The Checker Framework – Pluggable Type Systems for Java – The Checker Framework – Java的可插拔类型系统

最后修改: 2018年 3月 1日

1. Overview


From the Java 8 release onwards, it’s possible to compile programs using the so-called Pluggable Type Systems – which can apply stricter checks than the ones applied by the compiler.

Java 8版本开始,可以使用所谓的Pluggable Type Systems来编译程序–它可以应用比编译器应用更严格的检查。

We only need to use the annotations provided by the several Pluggable Type Systems available.


In this quick article, we’ll explore the Checker Framework, courtesy of the University of Washington.


2. Maven


To start working with the Checker Framework, we need to first add it into our pom.xml:



The latest version of the libraries can be checked on Maven Central.

库的最新版本可以在Maven Central上查看。

The first two dependencies contain the code of The Checker Framework while the latter is a custom version of the Java 8 classes, in which all types have been properly annotated by the developers of The Checker Framework.

前两个依赖包含The Checker Framework的代码,而后者是Java 8类的自定义版本,其中所有类型都被The Checker Framework的开发者正确注释了。

We then have to properly tweak the maven-compiler-plugin to use The Checker Framework as a pluggable Type System:

然后我们必须适当调整maven-compiler-plugin,将The Checker Framework作为可插入的Type System


The main point here is the content of the <annotationProcessors> tag. Here we listed all the checkers that we want to run against our sources.


3. Avoiding NullPointerExceptions


The first scenario in which The Checker Framework can help us is identifying the piece of codes where a NullPoinerException could originate:


private static int countArgs(@NonNull String[] args) {
    return args.length;

public static void main(@Nullable String[] args) {

In the above example, we declared with the @NonNull annotation that the args argument of countArgs() has to be not null.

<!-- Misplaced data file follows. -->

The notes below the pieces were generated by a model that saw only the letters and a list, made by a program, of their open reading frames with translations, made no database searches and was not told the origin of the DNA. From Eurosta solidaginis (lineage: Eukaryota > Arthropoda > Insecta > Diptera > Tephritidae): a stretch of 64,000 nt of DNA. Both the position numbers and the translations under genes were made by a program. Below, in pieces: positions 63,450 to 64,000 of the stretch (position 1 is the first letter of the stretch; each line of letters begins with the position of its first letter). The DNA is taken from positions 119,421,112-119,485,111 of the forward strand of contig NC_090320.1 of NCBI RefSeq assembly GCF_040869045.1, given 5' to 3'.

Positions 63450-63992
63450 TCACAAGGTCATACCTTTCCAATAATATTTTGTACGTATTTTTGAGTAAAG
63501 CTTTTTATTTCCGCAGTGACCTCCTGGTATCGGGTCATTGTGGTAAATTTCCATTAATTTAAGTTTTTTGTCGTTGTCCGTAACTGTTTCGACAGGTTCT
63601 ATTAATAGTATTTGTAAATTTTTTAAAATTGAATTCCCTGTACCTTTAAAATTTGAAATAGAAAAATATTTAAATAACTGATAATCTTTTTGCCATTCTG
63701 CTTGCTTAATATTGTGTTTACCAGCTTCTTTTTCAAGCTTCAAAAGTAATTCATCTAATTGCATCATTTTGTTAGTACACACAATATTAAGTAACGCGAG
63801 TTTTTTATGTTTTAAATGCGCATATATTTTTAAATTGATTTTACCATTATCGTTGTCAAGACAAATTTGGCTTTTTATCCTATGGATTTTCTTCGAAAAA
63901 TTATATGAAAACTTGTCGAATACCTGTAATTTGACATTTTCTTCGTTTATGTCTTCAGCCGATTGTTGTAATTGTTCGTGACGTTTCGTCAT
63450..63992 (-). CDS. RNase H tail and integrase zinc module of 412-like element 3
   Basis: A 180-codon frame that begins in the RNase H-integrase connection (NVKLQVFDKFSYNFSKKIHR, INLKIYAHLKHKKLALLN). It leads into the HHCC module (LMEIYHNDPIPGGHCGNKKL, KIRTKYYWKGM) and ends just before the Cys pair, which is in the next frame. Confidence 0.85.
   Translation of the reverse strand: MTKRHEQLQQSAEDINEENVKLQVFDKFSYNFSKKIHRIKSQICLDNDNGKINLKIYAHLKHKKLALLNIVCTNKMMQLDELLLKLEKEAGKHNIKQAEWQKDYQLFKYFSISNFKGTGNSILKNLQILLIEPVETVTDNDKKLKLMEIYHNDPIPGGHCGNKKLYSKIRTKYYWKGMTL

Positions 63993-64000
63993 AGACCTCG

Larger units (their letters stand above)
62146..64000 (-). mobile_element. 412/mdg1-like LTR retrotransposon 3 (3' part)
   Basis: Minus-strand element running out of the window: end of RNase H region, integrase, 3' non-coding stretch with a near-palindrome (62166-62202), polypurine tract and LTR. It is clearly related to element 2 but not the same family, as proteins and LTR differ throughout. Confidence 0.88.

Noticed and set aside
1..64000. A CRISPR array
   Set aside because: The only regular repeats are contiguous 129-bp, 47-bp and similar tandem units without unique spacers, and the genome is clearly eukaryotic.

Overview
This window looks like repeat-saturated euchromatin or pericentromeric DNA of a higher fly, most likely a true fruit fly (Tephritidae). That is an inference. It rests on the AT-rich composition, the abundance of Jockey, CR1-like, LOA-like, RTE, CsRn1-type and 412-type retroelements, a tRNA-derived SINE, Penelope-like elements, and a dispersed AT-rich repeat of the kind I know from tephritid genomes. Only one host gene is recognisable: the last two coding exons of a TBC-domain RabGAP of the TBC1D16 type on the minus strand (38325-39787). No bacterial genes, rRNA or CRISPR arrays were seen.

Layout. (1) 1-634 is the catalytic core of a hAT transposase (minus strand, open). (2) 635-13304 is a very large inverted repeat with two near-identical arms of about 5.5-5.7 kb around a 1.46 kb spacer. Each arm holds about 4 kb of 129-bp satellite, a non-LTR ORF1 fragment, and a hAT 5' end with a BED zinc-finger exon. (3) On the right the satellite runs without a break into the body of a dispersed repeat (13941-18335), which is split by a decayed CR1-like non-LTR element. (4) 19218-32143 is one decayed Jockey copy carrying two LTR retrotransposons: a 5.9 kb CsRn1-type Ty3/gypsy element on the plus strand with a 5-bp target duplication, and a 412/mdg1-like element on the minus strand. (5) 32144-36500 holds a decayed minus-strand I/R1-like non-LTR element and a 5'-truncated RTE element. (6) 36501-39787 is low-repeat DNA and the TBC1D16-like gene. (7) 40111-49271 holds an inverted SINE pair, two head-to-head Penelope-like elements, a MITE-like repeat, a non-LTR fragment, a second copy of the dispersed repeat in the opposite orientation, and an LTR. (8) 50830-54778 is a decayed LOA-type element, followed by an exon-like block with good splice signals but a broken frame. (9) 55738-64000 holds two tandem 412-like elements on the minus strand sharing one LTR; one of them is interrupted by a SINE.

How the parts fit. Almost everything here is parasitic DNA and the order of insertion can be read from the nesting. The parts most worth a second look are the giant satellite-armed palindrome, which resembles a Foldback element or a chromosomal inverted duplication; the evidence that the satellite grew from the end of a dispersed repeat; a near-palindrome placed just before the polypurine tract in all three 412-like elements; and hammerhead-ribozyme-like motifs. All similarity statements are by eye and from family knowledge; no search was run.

Regardless of this constraint, in main(), we invoke the method passing an argument that can indeed be null, because it’s been annotated with @Nullable.


When we compile the code, The Checker Framework duly warns us that something in our code could be wrong:


[WARNING] /checker-plugin/.../[12,38] [argument.type.incompatible]
 incompatible types in argument.
  found   : null
  required: @Initialized @NonNull String @Initialized @NonNull []

4. Proper Use of Constants as Enumerations


Sometimes we use a series of constants as they were items of an enumeration.


Let’s suppose we need a series of countries and planets. We can then annotate these items with the @Fenum annotation to group all the constants that are part of the same “fake” enumeration:

假设我们需要一系列的国家和行星。然后我们可以用@Fenum注解对这些项目进行注解,将所有属于同一 “假 “枚举的常量分组。

static final @Fenum("country") String ITALY = "IT";
static final @Fenum("country") String US = "US";
static final @Fenum("country") String UNITED_KINGDOM = "UK";

static final @Fenum("planet") String MARS = "Mars";
static final @Fenum("planet") String EARTH = "Earth";
static final @Fenum("planet") String VENUS = "Venus";

After that, when we write a method that should accept a String that is a “planet”, we can properly annotate the argument:

之后,当我们写一个应该接受一个 “星球 “的字符串的方法时,我们可以正确地注释参数。

void greetPlanet(@Fenum("planet") String planet){
    System.out.println("Hello " + planet);

By error, we can invoke greetPlanet() with a string that hasn’t been defined as being a possible value for a planet, such:


public static void main(String[] args) {

The Checker Framework can spot the error:


[WARNING] /checker-plugin/.../[29,26] [argument.type.incompatible]
 incompatible types in argument.
  found   : @Fenum("country") String
  required: @Fenum("planet") String

5. Regular Expressions


Let’s suppose we know a String variable has to store a regular expression with at least one matching group.


We can leverage the Checker Framework and declare such variable like that:


@Regex(1) private static String FIND_NUMBERS = "\\d*";

This is obviously a potential error because the regular expression we assigned to FIND_NUMBERS does not have any matching group.


Indeed, the Checker Framework will diligently inform us about our error at compile time:


[WARNING] /checker-plugin/.../[7,51] [assignment.type.incompatible]
incompatible types in assignment.
  found   : @Regex String
  required: @Regex(1) String

6. Conclusion


The Checker Framework is a useful tool for developers that want to go beyond the standard compiler and improve the correctness of their code.


It’s able to detect, at compile time, several typical errors that can usually only be detected at runtime or even halt compilation by raising a compilation error.


There’re many more standard checks than what we covered in this article; check out the checks available in The Checker Framework official manual here, or even write your own.


As always, the source code for this tutorial, with some more examples, can be found over on GitHub.